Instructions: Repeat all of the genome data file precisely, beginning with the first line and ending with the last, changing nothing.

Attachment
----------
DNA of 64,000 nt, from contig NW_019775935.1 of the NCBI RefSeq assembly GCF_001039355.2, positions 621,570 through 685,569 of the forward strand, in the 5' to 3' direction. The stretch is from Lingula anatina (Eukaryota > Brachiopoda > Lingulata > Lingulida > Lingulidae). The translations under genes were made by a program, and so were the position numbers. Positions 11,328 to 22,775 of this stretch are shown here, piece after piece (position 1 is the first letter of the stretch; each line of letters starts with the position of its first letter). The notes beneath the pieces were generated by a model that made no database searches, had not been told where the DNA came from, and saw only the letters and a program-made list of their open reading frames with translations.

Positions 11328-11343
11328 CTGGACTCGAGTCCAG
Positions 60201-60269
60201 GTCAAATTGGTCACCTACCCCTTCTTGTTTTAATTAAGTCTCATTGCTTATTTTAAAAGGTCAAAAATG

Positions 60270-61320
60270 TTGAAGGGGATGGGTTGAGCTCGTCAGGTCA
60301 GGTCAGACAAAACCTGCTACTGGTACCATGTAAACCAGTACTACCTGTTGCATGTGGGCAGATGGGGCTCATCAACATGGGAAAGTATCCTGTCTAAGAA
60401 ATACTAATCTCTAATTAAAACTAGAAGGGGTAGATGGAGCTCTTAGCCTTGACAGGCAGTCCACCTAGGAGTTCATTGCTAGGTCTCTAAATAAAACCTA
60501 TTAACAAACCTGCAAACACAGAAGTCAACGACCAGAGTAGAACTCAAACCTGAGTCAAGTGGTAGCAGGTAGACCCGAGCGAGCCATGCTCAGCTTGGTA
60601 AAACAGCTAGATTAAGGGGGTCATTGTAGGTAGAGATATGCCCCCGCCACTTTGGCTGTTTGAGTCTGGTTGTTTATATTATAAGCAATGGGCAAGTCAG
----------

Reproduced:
DNA of 64,000 nt, from contig NW_019775935.1 of the NCBI RefSeq assembly GCF_001039355.2, positions 621,570 through 685,569 of the forward strand, in the 5' to 3' direction. The stretch is from Lingula anatina (Eukaryota > Brachiopoda > Lingulata > Lingulida > Lingulidae). The translations under genes were made by a program, and so were the position numbers. Positions 11,328 to 22,775 of this stretch are shown here, piece after piece (position 1 is the first letter of the stretch; each line of letters starts with the position of its first letter). The notes beneath the pieces were generated by a model that made no database searches, had not been told where the DNA came from, and saw only the letters and a program-made list of their open reading frames with translations.

Positions 11328-11343
11328 CTGGACTCGAGTCCAG
Positions 60201-60269
60201 GTCAAATTGGTCACCTACCCCTTCTTGTTTTAATTAAGTCTCATTGCTTATTTTAAAAGGTCAAAAATG

Positions 60270-61320
60270 TTGAAGGGGATGGGTTGAGCTCGTCAGGTCA
60301 GGTCAGACAAAACCTGCTACTGGTACCATGTAAACCAGTACTACCTGTTGCATGTGGGCAGATGGGGCTCATCAACATGGGAAAGTATCCTGTCTAAGAA
60401 ATACTAATCTCTAATTAAAACTAGAAGGGGTAGATGGAGCTCTTAGCCTTGACAGGCAGTCCACCTAGGAGTTCATTGCTAGGTCTCTAAATAAAACCTA
60501 TTAACAAACCTGCAAACACAGAAGTCAACGACCAGAGTAGAACTCAAACCTGAGTCAAGTGGTAGCAGGTAGACCCGAGCGAGCCATGCTCAGCTTGGTA
60601 AAACAGCTAGATTAAGGGGGTCATTGTAGGTAGAGATATGCCCCCGCCACTTTGGCTGTTTGAGTCTGGTTGTTTATATTATAAGCAATGGGCAAGTCAG